budgie and the breast

Lots of people have been asking me how breastfeeding has been going, from seasoned moms who know that it can be challenging, to curious friends who (like me before I started doing it) can’t imagine what it would be like to feed a baby with your own body. I thought this would be a good place to share how all of that is going; if photos of my chubby-cheeked marvel are not evidence enough, let me start by saying it’s going well! Natalie is a great eater about 98% of the time–the other 2% of the time she can be a fussy eater, breaking up every minute or so of suckling with ear-splitting screeches. Assuming during these moments that she has been changed, burped, temperature-controlled, and is not overtired, I just chalk her whininess up to being a baby–or wonder if I ate something that is making my milk taste not so great to her. Of curried chicken she is not a fan, which is a total bummer for me.

Before Natalie was born, Mike and I made the decision to breastfeed exclusively for as long as possible, ideally for her first six months. Really, I suppose I made that decision long before Natalie was even an inkling of a thought in either of our minds, since I was breastfed as a baby and just assumed that would be the infant feeding route I would someday take. The decision to breast or formula feed can be a challenging one, I think, and there are pros and cons to each. We learned in our breastfeeding class that babies who are exclusively breastfed for 6 – 12 months are at a lower risk of SIDS, ear infections, vision problems, dental problems, diabetes, asthma, obesity, leukemia, stomach viruses, etc. etc. Breastfeeding moms also benefit, with lower incidences of breast and ovarian cancer, post-partum depression, and diabetes, as well as a slightly easier time initially dropping baby weight. With all these benefits, as well as the convenience and cost (free!), it seemed like a natural choice to both of us that we would choose to breastfeed Natalie.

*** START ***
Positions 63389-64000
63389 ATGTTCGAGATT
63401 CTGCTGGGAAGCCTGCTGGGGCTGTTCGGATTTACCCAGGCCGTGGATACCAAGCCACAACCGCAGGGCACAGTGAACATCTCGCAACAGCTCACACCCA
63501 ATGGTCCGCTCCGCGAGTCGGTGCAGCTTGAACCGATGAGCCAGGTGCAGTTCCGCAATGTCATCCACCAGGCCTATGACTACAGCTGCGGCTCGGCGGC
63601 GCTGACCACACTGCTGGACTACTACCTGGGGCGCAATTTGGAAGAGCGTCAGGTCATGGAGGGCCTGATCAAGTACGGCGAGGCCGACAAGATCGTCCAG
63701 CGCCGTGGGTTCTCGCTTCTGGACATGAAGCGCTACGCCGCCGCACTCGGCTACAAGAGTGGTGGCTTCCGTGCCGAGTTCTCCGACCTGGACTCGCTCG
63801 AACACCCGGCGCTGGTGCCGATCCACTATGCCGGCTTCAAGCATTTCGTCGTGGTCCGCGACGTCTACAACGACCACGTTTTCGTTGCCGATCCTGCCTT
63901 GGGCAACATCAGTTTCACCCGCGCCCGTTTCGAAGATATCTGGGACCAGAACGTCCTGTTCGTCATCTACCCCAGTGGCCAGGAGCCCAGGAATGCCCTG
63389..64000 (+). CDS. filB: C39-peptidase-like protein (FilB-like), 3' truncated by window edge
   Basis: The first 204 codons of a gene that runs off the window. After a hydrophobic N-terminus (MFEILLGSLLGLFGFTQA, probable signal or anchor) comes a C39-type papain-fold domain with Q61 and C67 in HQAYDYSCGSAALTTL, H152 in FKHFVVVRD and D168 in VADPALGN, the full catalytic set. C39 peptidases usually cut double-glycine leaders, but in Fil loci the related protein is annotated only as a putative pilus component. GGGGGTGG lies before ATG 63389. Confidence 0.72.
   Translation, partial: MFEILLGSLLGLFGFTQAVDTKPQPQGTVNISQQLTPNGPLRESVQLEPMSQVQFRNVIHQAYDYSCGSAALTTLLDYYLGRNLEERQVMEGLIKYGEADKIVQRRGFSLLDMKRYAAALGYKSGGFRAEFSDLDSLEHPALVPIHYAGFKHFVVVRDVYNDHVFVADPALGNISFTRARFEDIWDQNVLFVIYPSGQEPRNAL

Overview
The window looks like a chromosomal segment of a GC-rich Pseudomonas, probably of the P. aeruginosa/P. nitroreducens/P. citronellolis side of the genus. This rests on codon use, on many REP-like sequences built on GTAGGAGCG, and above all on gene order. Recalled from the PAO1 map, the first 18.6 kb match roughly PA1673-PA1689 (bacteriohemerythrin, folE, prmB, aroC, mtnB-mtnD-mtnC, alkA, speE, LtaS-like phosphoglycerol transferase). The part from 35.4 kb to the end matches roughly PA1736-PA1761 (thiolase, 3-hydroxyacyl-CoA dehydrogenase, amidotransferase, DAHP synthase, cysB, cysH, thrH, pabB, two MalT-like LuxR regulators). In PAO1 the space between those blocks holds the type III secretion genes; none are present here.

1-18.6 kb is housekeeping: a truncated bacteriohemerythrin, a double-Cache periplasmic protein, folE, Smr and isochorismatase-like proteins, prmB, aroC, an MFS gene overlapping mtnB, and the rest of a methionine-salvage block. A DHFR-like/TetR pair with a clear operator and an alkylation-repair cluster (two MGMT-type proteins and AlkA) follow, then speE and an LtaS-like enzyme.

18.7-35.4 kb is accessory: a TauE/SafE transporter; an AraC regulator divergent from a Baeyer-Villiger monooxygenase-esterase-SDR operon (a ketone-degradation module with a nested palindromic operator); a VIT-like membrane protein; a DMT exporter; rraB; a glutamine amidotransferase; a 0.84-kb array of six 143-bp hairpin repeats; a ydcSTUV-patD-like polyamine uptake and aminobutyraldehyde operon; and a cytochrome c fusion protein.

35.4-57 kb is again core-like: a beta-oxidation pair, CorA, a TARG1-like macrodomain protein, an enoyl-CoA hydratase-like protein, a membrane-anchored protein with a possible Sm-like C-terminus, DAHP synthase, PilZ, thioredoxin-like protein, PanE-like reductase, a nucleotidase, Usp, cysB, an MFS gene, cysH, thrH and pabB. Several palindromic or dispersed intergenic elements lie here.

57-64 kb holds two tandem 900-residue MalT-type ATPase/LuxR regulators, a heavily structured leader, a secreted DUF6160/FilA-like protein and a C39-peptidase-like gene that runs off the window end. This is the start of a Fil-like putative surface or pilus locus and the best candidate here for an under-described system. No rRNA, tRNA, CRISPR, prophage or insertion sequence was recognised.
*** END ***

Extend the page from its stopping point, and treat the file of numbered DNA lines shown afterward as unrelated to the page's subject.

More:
Because I had a c-section, I wasn’t able to breastfeed Natalie immediately, which would have been my preference. However, with the assistance of a fabulously assertive and knowledgeable nurse, I was able to breastfeed within an hour of delivery, while I was still in recovery (out of it, medicated, mostly numb, and completely weepy). I truly think that Natalie’s success breastfeeding is attributable to that nurse’s insistence that, yes, actually, it was just fine for me to hold and feed my baby while I was being monitored, thank-you very much.

The nursing thing hasn’t been completely easy and without challenges, though. Fast forward a few hours on that first day, and suddenly Natalie began struggling to latch on and it was becoming increasingly frustrating to try to feed her. One of the lactation consultants suggested I use a nipple shield, which seemed to instantly solve the problem. The downside of this decision is that I have not yet been able to wean Natalie off the nipple shield, so the “convenience” of breastfeeding has lessened a bit: Mike or I have to get up to wash it after each late night feeding; I have to make sure I’ve packed it when I leave the house; placing it properly in public makes nursing discretely kind of impossible; and Natalie has become an expert at knocking it off my breast just as my milk lets down–effectively spilling milk all over my clothes and her face nearly every time I feed her. Not using the nipple shield results in one frustrated, cranky baby, so I have pretty much given up hope that she will ever go without it. I suppose the positive of using it has been that she has had no difficulty switching back and forth between bottle and breast, so I have been able to pump and share the feeding responsibility without any problem.